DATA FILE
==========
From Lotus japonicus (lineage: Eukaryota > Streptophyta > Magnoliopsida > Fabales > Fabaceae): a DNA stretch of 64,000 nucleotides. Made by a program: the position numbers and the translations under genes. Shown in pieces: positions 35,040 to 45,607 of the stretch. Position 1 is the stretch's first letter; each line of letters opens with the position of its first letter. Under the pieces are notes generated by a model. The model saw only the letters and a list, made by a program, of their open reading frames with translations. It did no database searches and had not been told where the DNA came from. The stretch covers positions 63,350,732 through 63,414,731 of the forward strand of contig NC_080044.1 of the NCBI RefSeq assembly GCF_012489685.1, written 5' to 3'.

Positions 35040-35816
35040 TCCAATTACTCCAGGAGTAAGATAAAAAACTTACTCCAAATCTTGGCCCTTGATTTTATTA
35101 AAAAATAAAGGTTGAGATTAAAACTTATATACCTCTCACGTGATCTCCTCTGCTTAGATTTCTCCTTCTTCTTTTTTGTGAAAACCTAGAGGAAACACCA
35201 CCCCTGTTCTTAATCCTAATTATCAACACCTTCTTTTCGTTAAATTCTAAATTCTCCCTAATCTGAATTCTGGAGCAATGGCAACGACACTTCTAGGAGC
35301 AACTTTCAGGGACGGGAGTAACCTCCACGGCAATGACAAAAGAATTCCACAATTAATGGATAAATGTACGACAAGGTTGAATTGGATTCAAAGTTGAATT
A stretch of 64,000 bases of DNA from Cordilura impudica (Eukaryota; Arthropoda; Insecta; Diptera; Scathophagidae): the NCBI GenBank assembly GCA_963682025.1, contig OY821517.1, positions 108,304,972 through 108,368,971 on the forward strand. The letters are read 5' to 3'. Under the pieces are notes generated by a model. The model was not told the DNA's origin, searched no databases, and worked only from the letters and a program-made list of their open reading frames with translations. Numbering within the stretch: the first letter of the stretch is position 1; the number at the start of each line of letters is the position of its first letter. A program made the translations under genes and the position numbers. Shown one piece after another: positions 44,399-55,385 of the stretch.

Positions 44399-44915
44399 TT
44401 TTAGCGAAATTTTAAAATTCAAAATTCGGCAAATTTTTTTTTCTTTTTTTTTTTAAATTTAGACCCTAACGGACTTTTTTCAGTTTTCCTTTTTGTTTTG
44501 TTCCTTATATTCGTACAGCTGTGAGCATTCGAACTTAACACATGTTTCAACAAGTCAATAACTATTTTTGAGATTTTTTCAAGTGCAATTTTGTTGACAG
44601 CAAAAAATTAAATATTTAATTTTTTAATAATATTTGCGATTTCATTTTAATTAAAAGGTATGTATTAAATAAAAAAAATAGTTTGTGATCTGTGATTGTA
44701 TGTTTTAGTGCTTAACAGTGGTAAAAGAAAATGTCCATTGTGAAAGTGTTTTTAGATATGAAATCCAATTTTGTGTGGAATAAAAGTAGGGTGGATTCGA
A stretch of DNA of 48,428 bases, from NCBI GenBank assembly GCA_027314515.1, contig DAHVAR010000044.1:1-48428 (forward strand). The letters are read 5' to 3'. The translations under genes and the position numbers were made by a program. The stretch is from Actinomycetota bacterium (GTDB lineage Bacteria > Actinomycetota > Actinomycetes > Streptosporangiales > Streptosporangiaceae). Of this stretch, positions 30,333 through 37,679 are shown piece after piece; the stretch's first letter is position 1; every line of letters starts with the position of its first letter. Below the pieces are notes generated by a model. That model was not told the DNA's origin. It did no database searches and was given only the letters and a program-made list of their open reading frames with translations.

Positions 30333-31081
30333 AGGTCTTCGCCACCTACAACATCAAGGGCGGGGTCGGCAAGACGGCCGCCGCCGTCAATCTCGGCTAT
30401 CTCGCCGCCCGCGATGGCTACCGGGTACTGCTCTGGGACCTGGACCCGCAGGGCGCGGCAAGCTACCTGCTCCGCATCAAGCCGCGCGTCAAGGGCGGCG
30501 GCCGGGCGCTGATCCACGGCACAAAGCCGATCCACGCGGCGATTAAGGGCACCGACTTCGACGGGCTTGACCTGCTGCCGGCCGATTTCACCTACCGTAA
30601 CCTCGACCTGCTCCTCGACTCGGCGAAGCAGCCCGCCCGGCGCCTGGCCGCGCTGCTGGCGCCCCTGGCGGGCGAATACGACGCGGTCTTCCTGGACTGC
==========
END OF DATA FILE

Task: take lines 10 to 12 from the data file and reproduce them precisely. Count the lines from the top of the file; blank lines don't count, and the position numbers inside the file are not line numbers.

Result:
44401 TTAGCGAAATTTTAAAATTCAAAATTCGGCAAATTTTTTTTTCTTTTTTTTTTTAAATTTAGACCCTAACGGACTTTTTTCAGTTTTCCTTTTTGTTTTG
44501 TTCCTTATATTCGTACAGCTGTGAGCATTCGAACTTAACACATGTTTCAACAAGTCAATAACTATTTTTGAGATTTTTTCAAGTGCAATTTTGTTGACAG
44601 CAAAAAATTAAATATTTAATTTTTTAATAATATTTGCGATTTCATTTTAATTAAAAGGTATGTATTAAATAAAAAAAATAGTTTGTGATCTGTGATTGTA